Tax reform is also on the agenda, with Tokyo aiming to cut the corporate tax rate to below 30 percent by 2018, even with a planned consumption tax rate increase to 10 percent a year earlier.

Abe also bolstered the economy by announcing a ¥3.5 trillion supplementary budget for fiscal 2015, with about one-third of that amount to be spent on measures to “dynamically engage” all citizens in society, along with funds to help farmers boost competitiveness following the launch of the Trans-Pacific Partnership free trade pact.

Growth upturn?
While both the International Monetary Fund and OECD expect Japan to post a modest 1 percent GDP gain in 2016, WisdomTree’s Koll says Japan could reach 1.7 percent, driven by stronger housing and private consumption.

“Twenty-fifteen was weaker than expected, primarily because of business investment, with businesses continuing to invest more overseas rather than returning to their home market,” he said.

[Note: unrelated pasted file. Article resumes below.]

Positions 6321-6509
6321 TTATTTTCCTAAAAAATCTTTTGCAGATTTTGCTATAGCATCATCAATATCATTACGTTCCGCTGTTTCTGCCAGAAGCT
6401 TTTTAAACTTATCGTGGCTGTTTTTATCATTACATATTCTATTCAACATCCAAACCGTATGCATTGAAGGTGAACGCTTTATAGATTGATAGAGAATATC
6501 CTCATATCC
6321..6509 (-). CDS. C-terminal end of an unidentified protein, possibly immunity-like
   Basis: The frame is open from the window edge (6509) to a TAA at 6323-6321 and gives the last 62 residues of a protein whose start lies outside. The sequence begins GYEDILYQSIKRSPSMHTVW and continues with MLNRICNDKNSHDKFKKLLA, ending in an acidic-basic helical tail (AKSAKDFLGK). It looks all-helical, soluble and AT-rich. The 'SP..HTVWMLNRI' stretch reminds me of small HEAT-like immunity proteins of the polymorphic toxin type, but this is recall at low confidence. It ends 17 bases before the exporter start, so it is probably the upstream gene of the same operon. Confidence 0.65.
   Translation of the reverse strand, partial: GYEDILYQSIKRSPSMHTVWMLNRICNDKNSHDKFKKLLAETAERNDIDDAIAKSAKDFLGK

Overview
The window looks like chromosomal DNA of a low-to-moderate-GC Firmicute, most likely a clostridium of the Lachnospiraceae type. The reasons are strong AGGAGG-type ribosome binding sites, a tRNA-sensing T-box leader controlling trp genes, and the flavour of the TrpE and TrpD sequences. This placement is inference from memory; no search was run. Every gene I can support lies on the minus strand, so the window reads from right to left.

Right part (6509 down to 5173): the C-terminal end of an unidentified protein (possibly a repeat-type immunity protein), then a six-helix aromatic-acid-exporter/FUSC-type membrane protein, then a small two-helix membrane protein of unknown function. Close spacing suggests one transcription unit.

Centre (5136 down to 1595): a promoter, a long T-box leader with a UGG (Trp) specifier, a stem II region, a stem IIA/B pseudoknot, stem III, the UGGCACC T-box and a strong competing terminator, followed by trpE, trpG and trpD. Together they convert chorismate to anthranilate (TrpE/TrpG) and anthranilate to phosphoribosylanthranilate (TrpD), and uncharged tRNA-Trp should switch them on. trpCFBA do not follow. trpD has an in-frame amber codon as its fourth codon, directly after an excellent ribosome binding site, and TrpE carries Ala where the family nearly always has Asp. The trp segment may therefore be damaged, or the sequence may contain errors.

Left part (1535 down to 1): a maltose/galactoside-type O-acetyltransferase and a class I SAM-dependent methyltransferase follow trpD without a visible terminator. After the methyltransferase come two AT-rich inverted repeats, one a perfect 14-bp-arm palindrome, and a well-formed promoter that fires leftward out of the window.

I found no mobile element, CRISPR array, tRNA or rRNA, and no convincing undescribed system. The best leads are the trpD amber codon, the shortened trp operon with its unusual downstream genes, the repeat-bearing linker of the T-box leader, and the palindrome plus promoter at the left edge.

“A bright spot in 2015 was housing, and housing investment has been increasing now for three consecutive quarters . . . a very good leading indicator for stronger consumption into 2016.”

William Sposato, former Wall Street Journal and Dow Jones deputy bureau chief in Tokyo, said signs have emerged of a change in inflationary expectations, including such indicators as “core-core” inflation figures and a rising number of fixed-rate, compared to variable-rate, mortgages, which suggest home buyers think rock-bottom interest rates may be on the rise.

“Barring anything unforeseen, which would probably come in the military sphere, I think we’ll see fairly good growth . . . of around 1 to 1.5 percent, and [BOJ Governor Haruhiko] Kuroda will get to where he wants to go, eventually.